Paid Inclusion Feeds Hijacking Yahoo Organic Results

Oct 4, 2005 • 9:58 am | comments (0) by twitter Google+ | Filed Under Yahoo's Overture
 

Business.com paid inclusion URL's in the search results get a closer look. SEW has a thread on some listings popping up in the Yahoo organic results originating from Business.com. The clicks appear to be routing through Business.com urls and there is a unique tracking code assigned once you click on the link. As Jeff Martin, a moderator at SEW explains he found since the last Yahoo update this past weekend, many business.com paid inclusions feeds were taking up some of the top spots above .gov's and .edu's in Yahoo. It would make sense to assume that something about those feeds is getting a boost to put them in the top position in the many serps and I can't say many would be happy about this either since it will cost advertisers. The particular site mentioned lost its previous rankings and they were replaced with the Business.com paid listings.

Now, Danny Sullivan explains that:

As for the ranking, paid inclusion URLs are given a quality score checkoff, and that can help with rankings. Some non-paid inclusion URLs are also given it, but that's more random. The checkoff for any site isn't a guarantee, but it can help. All the more reason why people may want to do paid inclusion at Yahoo -- or all the more reason Yahoo might want to elminated that, because of the trust issues involved.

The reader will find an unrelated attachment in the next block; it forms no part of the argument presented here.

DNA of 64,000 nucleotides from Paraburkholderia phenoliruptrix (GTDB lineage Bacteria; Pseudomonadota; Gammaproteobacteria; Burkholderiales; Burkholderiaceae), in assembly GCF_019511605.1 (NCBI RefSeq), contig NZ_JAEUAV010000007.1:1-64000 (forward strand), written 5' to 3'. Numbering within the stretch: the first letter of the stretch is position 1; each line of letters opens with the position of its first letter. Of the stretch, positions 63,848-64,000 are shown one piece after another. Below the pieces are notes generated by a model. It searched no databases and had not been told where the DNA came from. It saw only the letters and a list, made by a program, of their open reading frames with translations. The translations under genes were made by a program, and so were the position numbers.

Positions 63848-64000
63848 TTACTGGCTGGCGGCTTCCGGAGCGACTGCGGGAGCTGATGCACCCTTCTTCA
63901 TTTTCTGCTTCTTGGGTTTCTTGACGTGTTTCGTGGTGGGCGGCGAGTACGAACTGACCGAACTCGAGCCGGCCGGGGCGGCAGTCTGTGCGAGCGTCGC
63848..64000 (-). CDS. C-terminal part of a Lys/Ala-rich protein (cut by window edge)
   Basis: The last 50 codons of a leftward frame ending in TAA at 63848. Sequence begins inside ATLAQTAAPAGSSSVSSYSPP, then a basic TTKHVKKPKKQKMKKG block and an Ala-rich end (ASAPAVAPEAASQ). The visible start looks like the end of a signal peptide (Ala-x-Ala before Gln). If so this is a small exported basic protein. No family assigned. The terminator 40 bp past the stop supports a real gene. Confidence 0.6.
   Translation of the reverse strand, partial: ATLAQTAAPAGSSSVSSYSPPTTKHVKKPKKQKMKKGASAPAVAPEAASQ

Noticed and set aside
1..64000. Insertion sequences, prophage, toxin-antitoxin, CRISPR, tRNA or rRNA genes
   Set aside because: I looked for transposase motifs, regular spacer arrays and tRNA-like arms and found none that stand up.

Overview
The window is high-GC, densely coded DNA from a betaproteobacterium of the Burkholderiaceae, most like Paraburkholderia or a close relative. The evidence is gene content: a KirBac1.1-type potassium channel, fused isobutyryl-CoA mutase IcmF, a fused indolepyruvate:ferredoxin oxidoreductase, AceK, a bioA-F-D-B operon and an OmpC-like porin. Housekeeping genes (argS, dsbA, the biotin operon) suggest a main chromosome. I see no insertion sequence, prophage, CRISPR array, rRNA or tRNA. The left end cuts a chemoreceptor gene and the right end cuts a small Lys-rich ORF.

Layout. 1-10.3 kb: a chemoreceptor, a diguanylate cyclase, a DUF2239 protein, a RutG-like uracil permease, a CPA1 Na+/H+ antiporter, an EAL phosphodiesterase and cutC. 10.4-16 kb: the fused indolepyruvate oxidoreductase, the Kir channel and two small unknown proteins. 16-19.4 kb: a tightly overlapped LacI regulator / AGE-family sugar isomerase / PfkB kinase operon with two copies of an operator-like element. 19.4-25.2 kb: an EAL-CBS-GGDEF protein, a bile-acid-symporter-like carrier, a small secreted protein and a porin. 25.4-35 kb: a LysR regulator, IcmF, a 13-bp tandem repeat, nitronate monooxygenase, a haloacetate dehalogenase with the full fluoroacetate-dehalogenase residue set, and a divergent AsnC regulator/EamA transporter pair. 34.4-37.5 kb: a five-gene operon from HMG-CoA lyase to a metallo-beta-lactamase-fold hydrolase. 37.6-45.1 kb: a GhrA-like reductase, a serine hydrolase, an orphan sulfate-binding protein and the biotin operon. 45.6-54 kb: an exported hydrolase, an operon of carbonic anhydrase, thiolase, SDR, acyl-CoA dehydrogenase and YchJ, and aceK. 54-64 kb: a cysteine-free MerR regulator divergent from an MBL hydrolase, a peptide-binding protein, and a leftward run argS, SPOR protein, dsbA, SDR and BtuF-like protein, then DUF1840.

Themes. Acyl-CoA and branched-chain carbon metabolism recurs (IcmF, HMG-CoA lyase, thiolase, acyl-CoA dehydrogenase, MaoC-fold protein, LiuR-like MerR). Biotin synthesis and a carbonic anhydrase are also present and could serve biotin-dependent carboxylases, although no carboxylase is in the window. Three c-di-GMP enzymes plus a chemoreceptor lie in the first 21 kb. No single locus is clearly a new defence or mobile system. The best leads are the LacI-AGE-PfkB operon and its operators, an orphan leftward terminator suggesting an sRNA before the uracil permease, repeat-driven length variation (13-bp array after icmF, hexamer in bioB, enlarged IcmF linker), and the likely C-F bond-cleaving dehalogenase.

Some words from the wise. Basically, if Business.com advertising is causing you to loose your rankings in Yahoo. Write, email, phone, or yell at Business.com and tell them to take your site out of the inclusion feeds it sends to Yahoo. By default, B.com will automatically put you site into a paid inclusion feed and inject it into Yahoo, thus causing your site to drop if it held natural rankings before hand.

Jeff goes onto explain that over the weekend the "business.com" 302 redirect urls in the serps have disappeared so it harder to identify, but they are still there. He also notes that while this may be something to consider for people that are not listed in Yahoo, he also notes that this will not be good for advertisers and their costs have gone up. For SiteMatch you might pay .10 a click, and in Business.com you are paying .65 a click. Good for them, bad for advertisers.

The big problem I see with some of this is the further encroachment of paid advertising links, feeds, and so on into the organic results. Why are Business.com feeds taking over previous rankings for a site in Yahoo? Are we approaching the point where a search engine no longer becomes a search engine, it become a search engine listing other search engines. Now how pointless is that? I think some of the time we often forget about what the web has to offer past the 10th result. To be honest I am not a fan of Yahoo search, and I can't see how these are helping relevancy or quality in the search results.

This SEW thread was pretty revealing and I think rather important.

Continue discussion on this at SEW - Paid Inclusion Making Yahoo Seem Hijacked

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